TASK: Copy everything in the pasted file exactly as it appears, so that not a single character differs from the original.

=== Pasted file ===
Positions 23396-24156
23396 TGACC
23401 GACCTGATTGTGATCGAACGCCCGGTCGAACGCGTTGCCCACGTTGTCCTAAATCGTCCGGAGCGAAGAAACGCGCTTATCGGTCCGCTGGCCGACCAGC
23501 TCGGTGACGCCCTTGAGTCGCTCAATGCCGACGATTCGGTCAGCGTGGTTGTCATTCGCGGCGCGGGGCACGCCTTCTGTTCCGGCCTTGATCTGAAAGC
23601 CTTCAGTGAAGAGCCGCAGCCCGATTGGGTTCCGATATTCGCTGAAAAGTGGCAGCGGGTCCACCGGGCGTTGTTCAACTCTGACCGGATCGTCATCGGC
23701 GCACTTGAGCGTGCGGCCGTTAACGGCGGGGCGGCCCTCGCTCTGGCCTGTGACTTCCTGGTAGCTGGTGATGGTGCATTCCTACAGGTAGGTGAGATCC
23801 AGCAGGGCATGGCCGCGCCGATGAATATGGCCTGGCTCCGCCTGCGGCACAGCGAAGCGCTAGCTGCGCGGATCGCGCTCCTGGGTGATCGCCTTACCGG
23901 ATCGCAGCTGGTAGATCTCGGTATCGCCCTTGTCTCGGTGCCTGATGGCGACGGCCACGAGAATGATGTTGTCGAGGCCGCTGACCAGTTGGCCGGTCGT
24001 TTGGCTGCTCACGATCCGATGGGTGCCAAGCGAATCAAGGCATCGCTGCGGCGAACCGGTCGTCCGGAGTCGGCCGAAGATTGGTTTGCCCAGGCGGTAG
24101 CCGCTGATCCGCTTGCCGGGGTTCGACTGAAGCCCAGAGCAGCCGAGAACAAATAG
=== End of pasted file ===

Positions 23396-24156
23396 TGACC
23401 GACCTGATTGTGATCGAACGCCCGGTCGAACGCGTTGCCCACGTTGTCCTAAATCGTCCGGAGCGAAGAAACGCGCTTATCGGTCCGCTGGCCGACCAGC
23501 TCGGTGACGCCCTTGAGTCGCTCAATGCCGACGATTCGGTCAGCGTGGTTGTCATTCGCGGCGCGGGGCACGCCTTCTGTTCCGGCCTTGATCTGAAAGC
23601 CTTCAGTGAAGAGCCGCAGCCCGATTGGGTTCCGATATTCGCTGAAAAGTGGCAGCGGGTCCACCGGGCGTTGTTCAACTCTGACCGGATCGTCATCGGC
23701 GCACTTGAGCGTGCGGCCGTTAACGGCGGGGCGGCCCTCGCTCTGGCCTGTGACTTCCTGGTAGCTGGTGATGGTGCATTCCTACAGGTAGGTGAGATCC
23801 AGCAGGGCATGGCCGCGCCGATGAATATGGCCTGGCTCCGCCTGCGGCACAGCGAAGCGCTAGCTGCGCGGATCGCGCTCCTGGGTGATCGCCTTACCGG
23901 ATCGCAGCTGGTAGATCTCGGTATCGCCCTTGTCTCGGTGCCTGATGGCGACGGCCACGAGAATGATGTTGTCGAGGCCGCTGACCAGTTGGCCGGTCGT
24001 TTGGCTGCTCACGATCCGATGGGTGCCAAGCGAATCAAGGCATCGCTGCGGCGAACCGGTCGTCCGGAGTCGGCCGAAGATTGGTTTGCCCAGGCGGTAG
24101 CCGCTGATCCGCTTGCCGGGGTTCGACTGAAGCCCAGAGCAGCCGAGAACAAATAG